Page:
The so-called “Green Deal”, devised by European Commission President Ursula von der Leyen, is the European Union roadmap for implementation of the United Nations’ 2030 Agenda and its notorious Sustainable Development Goals (SDGs).
Such roadmap requires modifying the Common Agricultural Policy (CAP), the six decades old system regulating the Union primary sector and currently representing one fourth of the international organisation’s total budget. In particular, two strategies are on-course for the reshaping of CAP: Farm to Fork (F2F) and Biodiversity for 2030 (BDS).
Several authors have already criticised the ideological methods of both: reduction in pesticide and fertilizer use will lower production; and increasing non-productive land (through the euphemism of “high-diversity landscape features”) equals to a slow suicide in the primary sector. Who could in his senses incentivise governments and farmers to create artificially set-aside areas and fallow land for the sake of climate change?
Moreover, reduction in agricultural income would need to be offset by CAP payments. Taxpayers’ money is thus used to compensate for the disaster caused by Brussels policies.
In order to calm down an eventual upturn of social discontent, promotion of supposedly healthier diets and an appreciation for sustainably produced food would be generously irrigated, once more with higher taxes. Food traditions ought to become sacrificed at the altar of radical global warming priests. For instance, livestock rearing systems are to be progressively replaced by plant-based food items.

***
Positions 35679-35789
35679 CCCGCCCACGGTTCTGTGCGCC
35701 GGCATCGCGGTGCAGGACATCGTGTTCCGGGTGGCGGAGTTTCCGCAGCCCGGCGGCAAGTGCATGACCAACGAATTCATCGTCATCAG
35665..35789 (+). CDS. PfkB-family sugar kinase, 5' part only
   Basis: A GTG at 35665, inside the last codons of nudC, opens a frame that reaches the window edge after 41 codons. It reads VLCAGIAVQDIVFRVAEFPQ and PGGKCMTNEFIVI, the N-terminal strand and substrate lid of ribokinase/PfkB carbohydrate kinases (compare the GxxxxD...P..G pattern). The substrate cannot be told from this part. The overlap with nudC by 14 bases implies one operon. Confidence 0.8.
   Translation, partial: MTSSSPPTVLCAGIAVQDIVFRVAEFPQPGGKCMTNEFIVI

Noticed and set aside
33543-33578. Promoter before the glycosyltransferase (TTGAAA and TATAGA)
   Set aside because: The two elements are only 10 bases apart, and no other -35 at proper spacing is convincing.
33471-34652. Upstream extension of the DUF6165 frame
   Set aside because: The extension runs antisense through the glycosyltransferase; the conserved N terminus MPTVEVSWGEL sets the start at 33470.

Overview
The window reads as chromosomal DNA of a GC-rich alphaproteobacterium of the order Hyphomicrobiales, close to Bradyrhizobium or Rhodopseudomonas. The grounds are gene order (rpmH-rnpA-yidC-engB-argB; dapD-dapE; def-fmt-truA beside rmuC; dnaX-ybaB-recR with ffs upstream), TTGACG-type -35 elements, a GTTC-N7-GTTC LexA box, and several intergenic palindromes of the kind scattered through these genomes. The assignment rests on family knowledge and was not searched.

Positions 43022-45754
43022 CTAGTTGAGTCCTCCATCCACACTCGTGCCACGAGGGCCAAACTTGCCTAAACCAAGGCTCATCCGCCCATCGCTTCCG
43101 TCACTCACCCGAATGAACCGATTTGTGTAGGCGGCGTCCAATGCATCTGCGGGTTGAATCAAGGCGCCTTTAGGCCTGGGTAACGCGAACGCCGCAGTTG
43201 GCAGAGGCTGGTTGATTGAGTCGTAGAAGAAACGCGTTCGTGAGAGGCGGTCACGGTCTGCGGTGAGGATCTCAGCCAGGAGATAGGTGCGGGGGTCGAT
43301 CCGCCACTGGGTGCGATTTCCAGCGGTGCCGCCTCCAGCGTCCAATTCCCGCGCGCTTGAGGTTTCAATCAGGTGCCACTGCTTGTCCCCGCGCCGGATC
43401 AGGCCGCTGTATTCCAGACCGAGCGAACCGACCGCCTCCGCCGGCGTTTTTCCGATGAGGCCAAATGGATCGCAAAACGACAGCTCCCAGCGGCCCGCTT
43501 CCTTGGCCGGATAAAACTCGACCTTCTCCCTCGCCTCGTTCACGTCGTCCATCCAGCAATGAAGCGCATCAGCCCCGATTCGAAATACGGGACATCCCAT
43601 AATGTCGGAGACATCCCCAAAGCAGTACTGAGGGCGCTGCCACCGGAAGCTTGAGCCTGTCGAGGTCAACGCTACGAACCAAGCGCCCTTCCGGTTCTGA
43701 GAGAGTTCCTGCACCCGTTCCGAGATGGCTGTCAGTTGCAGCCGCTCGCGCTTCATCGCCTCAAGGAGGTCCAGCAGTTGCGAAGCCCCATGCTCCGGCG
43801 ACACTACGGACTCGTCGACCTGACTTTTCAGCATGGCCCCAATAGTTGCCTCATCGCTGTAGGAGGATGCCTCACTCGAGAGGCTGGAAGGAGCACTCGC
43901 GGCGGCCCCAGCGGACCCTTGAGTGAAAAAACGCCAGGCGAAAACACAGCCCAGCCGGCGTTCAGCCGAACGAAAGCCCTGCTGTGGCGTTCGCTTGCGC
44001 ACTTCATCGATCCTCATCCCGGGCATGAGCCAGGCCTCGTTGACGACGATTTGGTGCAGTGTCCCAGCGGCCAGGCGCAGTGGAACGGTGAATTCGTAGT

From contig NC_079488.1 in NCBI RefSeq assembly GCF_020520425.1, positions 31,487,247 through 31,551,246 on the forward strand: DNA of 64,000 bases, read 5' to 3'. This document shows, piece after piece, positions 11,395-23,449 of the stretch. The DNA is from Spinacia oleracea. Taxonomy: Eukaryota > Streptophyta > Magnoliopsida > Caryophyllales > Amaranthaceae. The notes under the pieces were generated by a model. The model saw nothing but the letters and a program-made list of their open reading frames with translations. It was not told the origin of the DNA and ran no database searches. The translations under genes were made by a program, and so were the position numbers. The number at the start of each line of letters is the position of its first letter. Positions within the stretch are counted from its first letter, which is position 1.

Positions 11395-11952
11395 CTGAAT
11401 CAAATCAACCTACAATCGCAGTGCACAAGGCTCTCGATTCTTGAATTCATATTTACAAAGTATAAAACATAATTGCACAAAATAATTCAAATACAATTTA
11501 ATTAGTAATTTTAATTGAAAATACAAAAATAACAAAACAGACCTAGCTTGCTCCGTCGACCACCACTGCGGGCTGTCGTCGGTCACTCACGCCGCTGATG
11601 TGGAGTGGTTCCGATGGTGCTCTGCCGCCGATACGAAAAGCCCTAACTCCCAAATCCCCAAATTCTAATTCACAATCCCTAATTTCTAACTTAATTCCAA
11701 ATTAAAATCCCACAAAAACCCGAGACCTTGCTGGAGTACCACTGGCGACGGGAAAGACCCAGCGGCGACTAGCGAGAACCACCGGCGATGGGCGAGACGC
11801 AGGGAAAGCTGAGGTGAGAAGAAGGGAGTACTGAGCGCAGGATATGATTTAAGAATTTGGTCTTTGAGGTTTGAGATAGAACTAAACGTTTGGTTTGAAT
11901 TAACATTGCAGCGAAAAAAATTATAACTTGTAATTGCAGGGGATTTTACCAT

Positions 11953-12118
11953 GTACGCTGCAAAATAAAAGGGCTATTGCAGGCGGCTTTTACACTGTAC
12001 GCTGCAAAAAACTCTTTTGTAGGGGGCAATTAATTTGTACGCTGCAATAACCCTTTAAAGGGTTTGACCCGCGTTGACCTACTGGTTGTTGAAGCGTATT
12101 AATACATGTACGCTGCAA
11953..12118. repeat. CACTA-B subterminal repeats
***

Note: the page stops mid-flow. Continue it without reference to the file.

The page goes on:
All of this is explicitly proclaimed black on white in the European Union F2F and BDS documentation. Among various texts, the European Commission Joint Research Centre, with headquarters in Seville (Spain), published an important technical report which contains market projections of the revised CAP.
Reducing pesticides, or plant protection products (PPP), will oblige farmers to increase efforts in alternative practices, such as mechanical weeding. Their cost will surge by 25% because of having to mix the main crop with others in the same field.
Despite these alternative practices, the probability of pest attacks is assumed to result in an annual 10% yield loss on average. Pests released thanks to the revised CAP would potentially affect an average 18.6% of the Union’s production.
In Southern Europe, shift from conventional crops to organic farming is deemed to result in the following yield losses: 22.5% for fruits, 16.1% for cereals, 12% for wheat, 11.6% for non-fruit permanent crops, 11.5% for vegetables, 11.4% for oilseeds, and 4.6% for maize.
Poultry, pig, beef, cereals and oilseeds supply will decrease by 15% with regards to the 2020 baseline. Imports from third countries (less concerned with climate change) will consequently grow by an impressive 39%; at the same time, increase of prices from EU producers will mean an erosion of competitiveness and hence a decrease in exports, another impressive 38%.
Pork meat production price increase is particularly scandalous, amounting to 43% in comparison to 2020; beef production price increase rates at 24%, with sheep and goat reaching 19%, and poultry 18%.
Against this chaotic scenario, MEP Jorge Buxadé has formally asked the European Commission whether a relocation of agricultural and livestock industries can ever be considered as positive for our fellow citizens. In other words, how would the Commission intend to counteract this loss of autonomy in our primary sector.
At the end of the day, the VOX politician concludes, it should all be about protecting our farmers and cattle breeders as a way to protecting the common good of our nations. The response of the Union officials is expected shortly after the summer break.